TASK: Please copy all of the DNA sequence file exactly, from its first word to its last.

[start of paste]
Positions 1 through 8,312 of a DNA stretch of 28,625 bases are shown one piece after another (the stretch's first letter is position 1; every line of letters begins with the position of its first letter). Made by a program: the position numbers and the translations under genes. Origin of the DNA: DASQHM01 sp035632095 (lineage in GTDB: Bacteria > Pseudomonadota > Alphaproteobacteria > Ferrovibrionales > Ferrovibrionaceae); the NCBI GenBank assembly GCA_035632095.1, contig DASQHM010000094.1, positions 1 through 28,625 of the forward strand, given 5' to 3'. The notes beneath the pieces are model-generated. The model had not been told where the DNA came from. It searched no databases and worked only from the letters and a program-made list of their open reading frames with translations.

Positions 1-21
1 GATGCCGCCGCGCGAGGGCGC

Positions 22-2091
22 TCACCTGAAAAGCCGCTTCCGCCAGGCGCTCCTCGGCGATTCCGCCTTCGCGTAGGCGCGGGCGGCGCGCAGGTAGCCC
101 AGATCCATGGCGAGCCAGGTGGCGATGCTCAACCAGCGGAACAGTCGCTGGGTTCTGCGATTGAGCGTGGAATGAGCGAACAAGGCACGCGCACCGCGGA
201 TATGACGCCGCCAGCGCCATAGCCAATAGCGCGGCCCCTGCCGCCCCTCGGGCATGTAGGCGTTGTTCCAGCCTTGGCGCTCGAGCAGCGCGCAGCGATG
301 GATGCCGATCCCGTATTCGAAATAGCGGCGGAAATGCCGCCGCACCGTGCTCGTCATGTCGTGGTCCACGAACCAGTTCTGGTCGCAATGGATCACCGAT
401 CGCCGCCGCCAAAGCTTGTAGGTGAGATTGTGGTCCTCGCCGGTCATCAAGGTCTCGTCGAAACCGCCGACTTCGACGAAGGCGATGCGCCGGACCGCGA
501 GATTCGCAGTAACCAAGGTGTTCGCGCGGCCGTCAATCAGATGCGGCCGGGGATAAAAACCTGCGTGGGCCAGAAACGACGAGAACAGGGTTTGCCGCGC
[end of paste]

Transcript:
Positions 1 through 8,312 of a DNA stretch of 28,625 bases are shown one piece after another (the stretch's first letter is position 1; every line of letters begins with the position of its first letter). Made by a program: the position numbers and the translations under genes. Origin of the DNA: DASQHM01 sp035632095 (lineage in GTDB: Bacteria > Pseudomonadota > Alphaproteobacteria > Ferrovibrionales > Ferrovibrionaceae); the NCBI GenBank assembly GCA_035632095.1, contig DASQHM010000094.1, positions 1 through 28,625 of the forward strand, given 5' to 3'. The notes beneath the pieces are model-generated. The model had not been told where the DNA came from. It searched no databases and worked only from the letters and a program-made list of their open reading frames with translations.

Positions 1-21
1 GATGCCGCCGCGCGAGGGCGC

Positions 22-2091
22 TCACCTGAAAAGCCGCTTCCGCCAGGCGCTCCTCGGCGATTCCGCCTTCGCGTAGGCGCGGGCGGCGCGCAGGTAGCCC
101 AGATCCATGGCGAGCCAGGTGGCGATGCTCAACCAGCGGAACAGTCGCTGGGTTCTGCGATTGAGCGTGGAATGAGCGAACAAGGCACGCGCACCGCGGA
201 TATGACGCCGCCAGCGCCATAGCCAATAGCGCGGCCCCTGCCGCCCCTCGGGCATGTAGGCGTTGTTCCAGCCTTGGCGCTCGAGCAGCGCGCAGCGATG
301 GATGCCGATCCCGTATTCGAAATAGCGGCGGAAATGCCGCCGCACCGTGCTCGTCATGTCGTGGTCCACGAACCAGTTCTGGTCGCAATGGATCACCGAT
401 CGCCGCCGCCAAAGCTTGTAGGTGAGATTGTGGTCCTCGCCGGTCATCAAGGTCTCGTCGAAACCGCCGACTTCGACGAAGGCGATGCGCCGGACCGCGA
501 GATTCGCAGTAACCAAGGTGTTCGCGCGGCCGTCAATCAGATGCGGCCGGGGATAAAAACCTGCGTGGGCCAGAAACGACGAGAACAGGGTTTGCCGCGC